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New Opportunities for Women Parliamentarians
Hon. Sue Barnes

Since its inception in 1911 the Commonwealth (formerly Empire) Parliamentary Association has undergone an amazing transformation. From an all male, all white organization representing six national Parliaments the CPA has evolved into a multi cultural, multi-racial association of over 170 national, state, provincial and territorial legislatures grouped into nine Regions of which Canada is one. Restrictions against women disappeared but only recently have female legislators begun to play a prominent role thanks in large part to a body known as the Commonwealth Women’s Parliamentarians (CWP). 

The origins of the CWP can be traced to an informal meeting of women held at the 35th Commonwealth Parliamentary in Barbados in 1989. A women’s caucus was initiated by Senator Norma Cox Astwood of Bermuda. Thanks to her efforts and that of other women, including the Hon. Maria Minna, in 1992 the Executive Committee of CPA recognized the CWP and allocated time in the annual conference agenda for the women to meet and elect a steering committee. A Task Force was establish which produced a report entitled Barriers to Women’s Participation in Parliament  reported to the 1994 Conference in Banff. Since that time provision has been made in the annual conference for the CWP to meet at a time that did not conflict with any other conference business. A significant change took place in 2004 when the CWP became a funded body within the CPA and its Chair, Lindiwe Maseko (Gauteng) took a seat on the International Executive Committee representing the Group.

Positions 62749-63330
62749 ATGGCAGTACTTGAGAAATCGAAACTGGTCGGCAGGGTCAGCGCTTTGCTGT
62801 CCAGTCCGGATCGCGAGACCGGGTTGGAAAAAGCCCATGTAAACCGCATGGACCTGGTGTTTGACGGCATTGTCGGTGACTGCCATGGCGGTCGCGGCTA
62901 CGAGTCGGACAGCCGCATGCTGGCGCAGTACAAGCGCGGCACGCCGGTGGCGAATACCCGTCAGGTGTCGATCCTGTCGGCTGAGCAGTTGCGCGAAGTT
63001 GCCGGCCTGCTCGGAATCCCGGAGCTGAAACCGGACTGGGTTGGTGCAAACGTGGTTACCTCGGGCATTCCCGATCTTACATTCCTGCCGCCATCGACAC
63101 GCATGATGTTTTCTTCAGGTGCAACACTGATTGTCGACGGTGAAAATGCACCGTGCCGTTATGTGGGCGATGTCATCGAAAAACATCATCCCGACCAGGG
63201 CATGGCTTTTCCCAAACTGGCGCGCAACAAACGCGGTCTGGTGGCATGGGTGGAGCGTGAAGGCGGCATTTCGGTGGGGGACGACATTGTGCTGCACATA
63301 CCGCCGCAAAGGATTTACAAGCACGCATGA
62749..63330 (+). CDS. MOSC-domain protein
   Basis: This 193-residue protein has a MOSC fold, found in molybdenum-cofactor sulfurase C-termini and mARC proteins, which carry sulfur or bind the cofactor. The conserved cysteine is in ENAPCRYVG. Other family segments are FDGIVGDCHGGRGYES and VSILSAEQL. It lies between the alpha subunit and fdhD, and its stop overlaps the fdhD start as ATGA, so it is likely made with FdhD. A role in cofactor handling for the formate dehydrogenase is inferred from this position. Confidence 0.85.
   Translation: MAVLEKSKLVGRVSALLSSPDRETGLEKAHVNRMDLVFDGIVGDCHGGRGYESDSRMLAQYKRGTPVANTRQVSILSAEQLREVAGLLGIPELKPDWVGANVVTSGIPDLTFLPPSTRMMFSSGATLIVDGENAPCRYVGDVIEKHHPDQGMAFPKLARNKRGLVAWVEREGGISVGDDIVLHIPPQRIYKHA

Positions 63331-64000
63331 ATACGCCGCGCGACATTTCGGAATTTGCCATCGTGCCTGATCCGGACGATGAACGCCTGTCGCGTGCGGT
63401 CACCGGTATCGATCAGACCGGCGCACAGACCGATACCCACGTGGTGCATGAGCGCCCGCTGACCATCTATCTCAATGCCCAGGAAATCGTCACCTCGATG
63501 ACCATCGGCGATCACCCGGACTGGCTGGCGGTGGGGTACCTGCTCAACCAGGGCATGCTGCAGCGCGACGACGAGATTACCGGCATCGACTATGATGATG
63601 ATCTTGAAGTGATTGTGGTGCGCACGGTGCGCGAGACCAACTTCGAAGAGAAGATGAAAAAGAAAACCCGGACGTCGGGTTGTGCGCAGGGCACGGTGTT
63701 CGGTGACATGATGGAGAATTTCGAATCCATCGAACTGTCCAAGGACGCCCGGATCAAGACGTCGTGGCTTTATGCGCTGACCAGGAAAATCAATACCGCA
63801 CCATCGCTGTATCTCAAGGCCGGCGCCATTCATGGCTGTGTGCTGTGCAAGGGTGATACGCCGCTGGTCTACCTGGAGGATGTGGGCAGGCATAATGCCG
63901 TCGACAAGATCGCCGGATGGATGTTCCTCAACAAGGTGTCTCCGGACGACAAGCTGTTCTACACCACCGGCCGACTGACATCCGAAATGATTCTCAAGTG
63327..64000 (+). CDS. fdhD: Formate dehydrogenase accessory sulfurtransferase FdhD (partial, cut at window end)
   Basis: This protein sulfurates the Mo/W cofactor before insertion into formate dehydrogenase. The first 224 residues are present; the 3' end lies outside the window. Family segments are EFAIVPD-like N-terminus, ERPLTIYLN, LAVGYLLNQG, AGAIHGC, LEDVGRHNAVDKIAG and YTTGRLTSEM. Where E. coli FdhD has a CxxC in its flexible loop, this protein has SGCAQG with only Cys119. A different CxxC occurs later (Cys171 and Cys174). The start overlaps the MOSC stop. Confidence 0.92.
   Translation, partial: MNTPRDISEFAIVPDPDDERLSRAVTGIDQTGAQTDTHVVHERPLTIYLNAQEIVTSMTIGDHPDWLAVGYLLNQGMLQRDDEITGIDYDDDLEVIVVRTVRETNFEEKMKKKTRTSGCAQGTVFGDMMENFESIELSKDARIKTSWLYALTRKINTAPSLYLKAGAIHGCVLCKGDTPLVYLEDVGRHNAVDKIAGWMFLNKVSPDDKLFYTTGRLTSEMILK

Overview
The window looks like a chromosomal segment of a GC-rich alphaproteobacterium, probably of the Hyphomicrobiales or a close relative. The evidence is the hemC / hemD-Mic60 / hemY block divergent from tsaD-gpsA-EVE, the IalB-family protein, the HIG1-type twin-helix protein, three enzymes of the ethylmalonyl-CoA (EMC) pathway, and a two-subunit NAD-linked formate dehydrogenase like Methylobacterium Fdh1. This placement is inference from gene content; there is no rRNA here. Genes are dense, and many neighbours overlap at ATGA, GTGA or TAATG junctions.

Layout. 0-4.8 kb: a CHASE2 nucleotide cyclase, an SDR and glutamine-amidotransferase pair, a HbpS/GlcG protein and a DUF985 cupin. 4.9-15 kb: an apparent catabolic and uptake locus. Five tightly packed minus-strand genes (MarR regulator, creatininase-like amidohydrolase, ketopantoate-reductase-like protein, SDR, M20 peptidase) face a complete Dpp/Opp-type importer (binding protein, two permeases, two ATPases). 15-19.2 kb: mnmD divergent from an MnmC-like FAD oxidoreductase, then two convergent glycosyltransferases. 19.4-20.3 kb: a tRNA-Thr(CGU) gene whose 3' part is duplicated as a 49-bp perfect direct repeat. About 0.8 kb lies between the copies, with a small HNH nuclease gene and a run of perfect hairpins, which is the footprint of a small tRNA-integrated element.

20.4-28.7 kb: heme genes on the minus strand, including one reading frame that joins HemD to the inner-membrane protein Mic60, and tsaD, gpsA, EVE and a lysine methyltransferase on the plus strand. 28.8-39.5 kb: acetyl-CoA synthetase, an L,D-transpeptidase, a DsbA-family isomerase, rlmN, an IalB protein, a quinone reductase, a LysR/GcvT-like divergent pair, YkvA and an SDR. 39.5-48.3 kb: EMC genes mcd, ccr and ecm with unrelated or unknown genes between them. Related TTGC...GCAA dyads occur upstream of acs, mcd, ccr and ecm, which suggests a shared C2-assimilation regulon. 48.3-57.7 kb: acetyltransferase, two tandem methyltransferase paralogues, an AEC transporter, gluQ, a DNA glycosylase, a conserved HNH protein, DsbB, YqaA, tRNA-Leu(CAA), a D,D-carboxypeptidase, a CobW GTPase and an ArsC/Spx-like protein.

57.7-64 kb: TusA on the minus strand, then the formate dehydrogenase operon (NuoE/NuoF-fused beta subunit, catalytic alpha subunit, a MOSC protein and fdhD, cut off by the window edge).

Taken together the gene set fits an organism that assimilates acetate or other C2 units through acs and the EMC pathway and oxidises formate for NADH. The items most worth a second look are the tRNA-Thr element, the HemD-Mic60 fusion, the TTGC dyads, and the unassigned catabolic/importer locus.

Despite progress at the international level, and in some regions such as Australia where an Australian Women’s Parliamentary Association was created in 2003, we did not seem to be making much progress in establishing a Canadian section. I and Hon. Sarmite Bulte raised the issue at meetings of the Canadian Regional Council of CPA which consists of the Speakers of all the legislatures plus the Canadian Regional representatives on the International Executive Committee. 

At the summer 2004 meeting Speaker Harvey Hodder of Newfoundland and Labrador suggested that women interested in forming a group take the opportunity to meet in conjunction with the CPA Regional Conference in Newfoundland the next summer. 

The full day meeting took place in St. John’s on July 19, 2005. Sixteen parliamentarians from seven Branches were represented including: Saskatchewan, Quebec, Newfoundland and Labrador, New Brunswick, Manitoba, Alberta and the Canadian Branch. We agreed on the following recommendations that were presented to a special Council meeting the next day. 

  • That the council amend its rules to formalize the creation in the Canadian Region of the CWP to be composed of women parliamentarians of all CPA Branches in Canada. 
  • That the Region designate to the CWP Steering Committee (International) a woman parliamentarian from the Canadian Region, provided that at any one time both a federal and a provincial parliamentarian will be designated by the Council, so that if a federal parliamentarian is the international representative, the provincial parliamentarian becomes the alternate and vice versa.